Today has been quite the whirlwind day. And to top it off I finally received a Google Voice invite. More on that in a sec, but first I would say I’m busy, but I’ve ranted about that before, and we all agreed we’re all busy, all the time. Computers and tech have made our lives busier (with often, not so productive Farmville kind of things – although I block all those ridiculous Facebook games, and updates… also, read Michael Arrington on the scam that is Facebook games: Scamville: The Social Gaming Ecosystem Of Hell) and not necessarily more productive.
In between meetings, I popped in to a Verizon store, fully expecting to dash out 30 seconds later with crowd phobia. But to my surprise there wasn’t much happening. It was still busy; just not iPhone or even BlackBerry Storm launch busy. Verizon had about 20 or so Droid-t-shirt-adorning service staff and the store was run extremely well. I switched from AT&T in a heart beat (one heart beat too long). And walked out with a fully functional Motorola Droid smartphone. Incoming calls will take up to 24 hours to switch over.
Was it sheer coincidence that after purchasing a phone built using Google’s mobile operating, I later finally received an “invitation” to join Google Voice?
Google works in mysterious ways. I can just imagine some uber algorithm on their world of domination. Somewhere they measure who is worth of Google Voice. And by worthy, it simply means is there person a Googler. And in the last few months I have fallen under the spell that is cloud computing. Our business is now run entirely in the cloud. Everything. Contacts. CRM. Invoicing. Office documents. Mail. One plus: when I entered my Gmail account ID into the new Droid phone, everything was synced in a matter of minutes. Really impressive.
Google Voice is a simple, free service that allows you to use one phone number. And have it follow you wherever you go. Not exactly new. I can be traveling, for example, and have the number forwarded to a hotel room. But there is a lot more to Google Voice. Enough to make folks like eBay (with their Skype phone service) and just about any carrier, nervous. The service can transcribe voicemails so that you can read them like email messages. You can also make very cheap long distance international calls (US long distance calls are free). There is a lot more, and I’m just scratching the surface here. I haven’t played with it much, but if it’s like anything else Google creates, I wont’ be looking back.
When you sign up for the service you have the option of using your existing number, or choosing a new Google phone number. I chose a new one. If anyone needs to reach me, please DM me using Twitter for the new number.
(Early thoughts on Motorola Droid phone: not sure I like or even need the keyboard slider, heavy/solid device-prefer a little lighter though, Google integration as mentioned is tops, battery life seems decent, wish they included dedicated hard call/end buttons, screen and performance great)
Google Voice Welcome Email
Thanks for signing up for Google Voice. Get ready to improve the way you use your phones! Google Voice gives you control over all your calls, transcribes your voicemail messages, and offers free SMS, low-cost calling, and a whole lot more.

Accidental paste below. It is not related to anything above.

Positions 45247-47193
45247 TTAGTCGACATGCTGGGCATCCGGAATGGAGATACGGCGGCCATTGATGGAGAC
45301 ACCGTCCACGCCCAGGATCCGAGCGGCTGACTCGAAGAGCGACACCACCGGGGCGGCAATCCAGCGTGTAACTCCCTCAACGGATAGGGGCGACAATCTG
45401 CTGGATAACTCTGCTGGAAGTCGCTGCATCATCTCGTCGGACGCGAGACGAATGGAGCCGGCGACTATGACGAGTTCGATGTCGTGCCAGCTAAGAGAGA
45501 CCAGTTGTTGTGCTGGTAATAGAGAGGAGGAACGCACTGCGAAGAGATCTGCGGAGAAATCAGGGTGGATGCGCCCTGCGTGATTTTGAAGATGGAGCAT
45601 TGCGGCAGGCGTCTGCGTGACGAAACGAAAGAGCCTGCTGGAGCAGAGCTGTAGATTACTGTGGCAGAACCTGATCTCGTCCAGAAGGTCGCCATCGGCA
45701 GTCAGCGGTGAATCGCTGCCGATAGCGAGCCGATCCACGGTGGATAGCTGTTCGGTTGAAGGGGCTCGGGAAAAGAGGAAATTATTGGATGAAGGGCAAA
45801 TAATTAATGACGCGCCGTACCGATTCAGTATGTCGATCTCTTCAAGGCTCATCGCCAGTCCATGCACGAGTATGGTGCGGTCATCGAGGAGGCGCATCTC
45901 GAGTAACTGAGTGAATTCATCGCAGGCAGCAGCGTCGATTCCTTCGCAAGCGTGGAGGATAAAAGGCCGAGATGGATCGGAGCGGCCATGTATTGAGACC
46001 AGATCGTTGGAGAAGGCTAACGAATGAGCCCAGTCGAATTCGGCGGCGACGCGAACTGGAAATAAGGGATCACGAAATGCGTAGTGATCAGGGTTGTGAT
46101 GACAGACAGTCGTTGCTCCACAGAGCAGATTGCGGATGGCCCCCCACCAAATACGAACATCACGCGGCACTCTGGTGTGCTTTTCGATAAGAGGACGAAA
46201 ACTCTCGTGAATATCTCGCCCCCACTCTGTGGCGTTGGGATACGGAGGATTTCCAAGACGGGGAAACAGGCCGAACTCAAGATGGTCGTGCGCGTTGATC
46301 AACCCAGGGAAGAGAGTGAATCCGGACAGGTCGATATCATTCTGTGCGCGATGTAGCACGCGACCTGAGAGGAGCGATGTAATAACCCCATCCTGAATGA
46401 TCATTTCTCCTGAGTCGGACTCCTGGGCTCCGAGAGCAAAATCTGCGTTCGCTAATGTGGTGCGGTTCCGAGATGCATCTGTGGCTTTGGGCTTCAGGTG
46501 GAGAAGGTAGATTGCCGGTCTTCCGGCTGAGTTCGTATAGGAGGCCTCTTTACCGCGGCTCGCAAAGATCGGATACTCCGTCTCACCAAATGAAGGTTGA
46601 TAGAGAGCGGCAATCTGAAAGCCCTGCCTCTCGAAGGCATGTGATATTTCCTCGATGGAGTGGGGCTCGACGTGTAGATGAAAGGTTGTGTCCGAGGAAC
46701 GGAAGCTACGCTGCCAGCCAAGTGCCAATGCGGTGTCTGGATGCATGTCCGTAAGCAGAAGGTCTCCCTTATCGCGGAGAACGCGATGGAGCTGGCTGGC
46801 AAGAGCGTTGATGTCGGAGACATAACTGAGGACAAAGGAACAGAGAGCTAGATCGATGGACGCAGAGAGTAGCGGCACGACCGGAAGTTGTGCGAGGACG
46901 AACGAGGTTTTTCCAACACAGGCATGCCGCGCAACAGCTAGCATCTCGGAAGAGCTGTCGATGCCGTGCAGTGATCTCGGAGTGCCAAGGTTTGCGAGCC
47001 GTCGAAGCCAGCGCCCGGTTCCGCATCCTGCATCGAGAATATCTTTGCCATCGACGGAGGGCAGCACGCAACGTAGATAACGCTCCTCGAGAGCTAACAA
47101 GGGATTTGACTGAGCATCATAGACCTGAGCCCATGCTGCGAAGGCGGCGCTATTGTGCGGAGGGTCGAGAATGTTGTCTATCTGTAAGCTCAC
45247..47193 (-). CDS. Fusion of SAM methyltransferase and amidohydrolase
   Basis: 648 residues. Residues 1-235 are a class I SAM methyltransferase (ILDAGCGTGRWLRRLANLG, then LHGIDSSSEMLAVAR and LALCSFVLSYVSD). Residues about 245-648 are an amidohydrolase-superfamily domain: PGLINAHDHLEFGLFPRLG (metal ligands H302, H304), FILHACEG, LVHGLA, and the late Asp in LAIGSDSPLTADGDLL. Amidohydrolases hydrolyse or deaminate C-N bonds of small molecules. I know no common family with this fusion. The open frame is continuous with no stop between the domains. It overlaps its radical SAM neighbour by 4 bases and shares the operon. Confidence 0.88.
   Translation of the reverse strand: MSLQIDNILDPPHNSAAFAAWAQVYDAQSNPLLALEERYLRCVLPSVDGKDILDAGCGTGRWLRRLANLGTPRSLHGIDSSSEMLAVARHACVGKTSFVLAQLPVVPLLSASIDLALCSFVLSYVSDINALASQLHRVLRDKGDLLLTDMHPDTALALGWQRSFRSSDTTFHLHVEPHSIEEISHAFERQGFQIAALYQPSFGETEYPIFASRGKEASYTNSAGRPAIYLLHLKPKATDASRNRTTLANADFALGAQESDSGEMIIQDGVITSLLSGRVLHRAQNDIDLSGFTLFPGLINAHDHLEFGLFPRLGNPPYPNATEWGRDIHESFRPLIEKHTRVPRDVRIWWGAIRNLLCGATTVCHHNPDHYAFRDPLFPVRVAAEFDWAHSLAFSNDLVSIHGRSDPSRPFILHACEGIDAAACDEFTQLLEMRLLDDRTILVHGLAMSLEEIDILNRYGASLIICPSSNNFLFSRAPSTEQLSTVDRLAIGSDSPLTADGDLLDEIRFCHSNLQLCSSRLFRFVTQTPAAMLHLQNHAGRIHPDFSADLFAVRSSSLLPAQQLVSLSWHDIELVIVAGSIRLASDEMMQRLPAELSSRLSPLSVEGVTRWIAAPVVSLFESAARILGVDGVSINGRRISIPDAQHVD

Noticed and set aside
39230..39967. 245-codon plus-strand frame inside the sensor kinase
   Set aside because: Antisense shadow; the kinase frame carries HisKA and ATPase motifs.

For your reference, your phone number is:
Here are a few tips on the basics:
Set Up: You’ve picked a number and created your account. Now to make it really work for you, you should…
- Add more forwarding phones – go to “Settings”, select the “Phones” tab, and then “Add another phone” to set which of your phones ring when your Google number is called.
- Customize your voicemail greeting – under “Settings” record a new voicemail greeting so everybody will know it’s you.
- Create custom greetings – set which phones ring and what greetings play based on who calls. Importing your contacts makes this even easier, or if you already have your contacts in Gmail, you will see them in Google Voice as well.
Check Your Voicemail: Now that you have this cool service, you need to check your messages…
- From your computer – log in to google.com/voice from your computer or Internet-enabled phone.
- From your phone – call your Google number, press STAR (*) once you hear it ringing, and then enter your PIN to access the menu.
- From your email or SMS – we’ll send you a transcription of your voicemails via email or SMS. Go to “Settings” to check your “Notification” options.
Make Calls: You can also use Google Voice to make low-cost international calls
- From your computer – log in to google.com/voice and either return a call from the voicemail or make a call directly from your address book or from the “Call” button in the upper left of your inbox. We’ll call your phone and then connect the call.
- From your phone – call your Google number, press STAR (*), and enter your PIN to access the menu. Choose option 2 to make outbound calls to any number. You can also return a call directly from voicemail by pressing 2 during or after a message.
- From our mobile apps – download our app for Android or Blackberry or use your mobile browser to call from our mobile site.
There’s a whole lot more you can do with Google Voice (Listen in on voicemail messages, record calls, switch calls between forwarding phones, create conference calls, etc.) and you can find out more about those features by checking out our video tutorials on the features page. You can also stay up on the latest Google Voice news on our blog. If you need help we have a Getting started guide, forums, and popular questions in our Help Center.
Thanks for checking out Google Voice,
The Google Voice team